That intelligent direct running would cause havoc for opponents in Conte’s 3-4-3 formation. A crucial leveler at home to Tottenham in November showcased Pedro’s flare for the exceptional, curling a ball from outside the box around the Spurs defence and out of Hugo Lloris’s reach. His next would be another classy curler at home to Bournemouth on Boxing Day.

The most important goal would come in late April at Goodison Park. It was a tense afternoon, with the Blues only 4 points clear of Spurs in second, this felt like the biggest test left on the road to reclaiming the Premier League title. With the game all square at 66 minutes, Pedro would receive the ball away from goal, before swiftly darting inside and sprinting across the pitch trying to find an angle. When he did on his left foot, the curling strike was bound for goal from the moment it left his boot. Sending the vocal away section into raptures, as a flurry of Chelsea players descended on that corner to celebrate a huge goal.

A contest that was tense and cagey would open up as soon a second and then a third would follow to secure a huge three points. A goal on the final day of the season rounded off a highly successful one for the winger, claiming a league winners medal whilst smiling with the trophy to the vast array of cameras. Pedro would hit a goal tally of 13, with 12 assists from 43 appearances. Thanks to the exceptional form of Eden Hazard, this would be the season Pedro was firmly assigned to a role on Chelsea’s right wing.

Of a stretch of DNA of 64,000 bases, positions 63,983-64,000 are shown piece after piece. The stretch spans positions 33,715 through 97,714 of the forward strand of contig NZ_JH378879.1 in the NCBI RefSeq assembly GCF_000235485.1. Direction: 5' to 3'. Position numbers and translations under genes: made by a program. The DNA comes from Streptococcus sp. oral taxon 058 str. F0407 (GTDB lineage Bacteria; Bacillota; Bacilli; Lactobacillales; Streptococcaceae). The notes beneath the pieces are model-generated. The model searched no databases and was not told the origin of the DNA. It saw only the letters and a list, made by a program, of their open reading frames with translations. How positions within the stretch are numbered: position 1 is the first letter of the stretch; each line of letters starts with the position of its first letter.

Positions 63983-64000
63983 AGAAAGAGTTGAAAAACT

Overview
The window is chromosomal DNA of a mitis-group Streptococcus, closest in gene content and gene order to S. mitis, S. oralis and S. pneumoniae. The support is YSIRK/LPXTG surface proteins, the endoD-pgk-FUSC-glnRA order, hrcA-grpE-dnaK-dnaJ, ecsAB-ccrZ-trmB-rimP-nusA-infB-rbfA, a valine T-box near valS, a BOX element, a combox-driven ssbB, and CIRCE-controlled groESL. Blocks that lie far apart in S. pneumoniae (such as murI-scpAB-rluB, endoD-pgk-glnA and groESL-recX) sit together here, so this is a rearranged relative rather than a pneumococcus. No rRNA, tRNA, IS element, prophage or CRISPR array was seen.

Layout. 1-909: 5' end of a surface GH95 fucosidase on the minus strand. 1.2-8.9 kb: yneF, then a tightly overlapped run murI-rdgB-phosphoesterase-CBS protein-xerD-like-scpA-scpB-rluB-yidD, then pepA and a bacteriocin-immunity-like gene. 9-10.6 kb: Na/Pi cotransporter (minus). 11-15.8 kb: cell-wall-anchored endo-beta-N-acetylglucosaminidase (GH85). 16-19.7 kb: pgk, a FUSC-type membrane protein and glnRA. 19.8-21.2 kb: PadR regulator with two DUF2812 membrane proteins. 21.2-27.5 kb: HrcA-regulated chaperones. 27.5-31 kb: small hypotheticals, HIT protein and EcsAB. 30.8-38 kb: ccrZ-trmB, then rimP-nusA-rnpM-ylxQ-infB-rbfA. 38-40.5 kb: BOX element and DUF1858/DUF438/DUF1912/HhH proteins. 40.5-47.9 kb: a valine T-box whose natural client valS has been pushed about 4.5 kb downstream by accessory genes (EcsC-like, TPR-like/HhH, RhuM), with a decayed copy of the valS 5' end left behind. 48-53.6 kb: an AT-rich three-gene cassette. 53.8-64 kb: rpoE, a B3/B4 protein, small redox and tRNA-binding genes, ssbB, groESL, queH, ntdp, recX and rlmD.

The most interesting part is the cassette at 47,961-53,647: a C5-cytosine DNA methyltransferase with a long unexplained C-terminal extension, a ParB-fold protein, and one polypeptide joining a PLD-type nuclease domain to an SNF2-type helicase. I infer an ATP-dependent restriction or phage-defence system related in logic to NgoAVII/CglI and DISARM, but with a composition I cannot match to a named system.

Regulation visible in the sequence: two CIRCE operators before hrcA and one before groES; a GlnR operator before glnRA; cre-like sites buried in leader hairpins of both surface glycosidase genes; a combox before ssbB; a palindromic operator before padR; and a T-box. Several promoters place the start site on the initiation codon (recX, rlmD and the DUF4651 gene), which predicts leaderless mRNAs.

What this season – like all of his in blue have demonstrated – is Pedro’s ability to score big goals in important games. Opener’s, levellers and clinchers. Not many have been the third and fourth in a 5-0 hammering when the game has been settled. The pure knack of finding the net at the vital moments would consistently earn him minutes and praise from supporters.

The “Ohh Pedro Rodriguez.” chants have been a regular occurrence at Chelsea games, accompanied by that glowing smile that has been consistently present on the winger’s face making him a treasured figure in the Chelsea dressing room.

Although Pedro has not been able to replicate the height of 16/17, there were still many memorable moments to follow.

A sensational 25-yard strike at home to Watford in October 2017 is still one of the best finishes Stamford Bridge has witnessed in recent memory, and a vital winner in Extra-Time away to Leicester City in March put Chelsea on the path to an FA Cup triumph in May.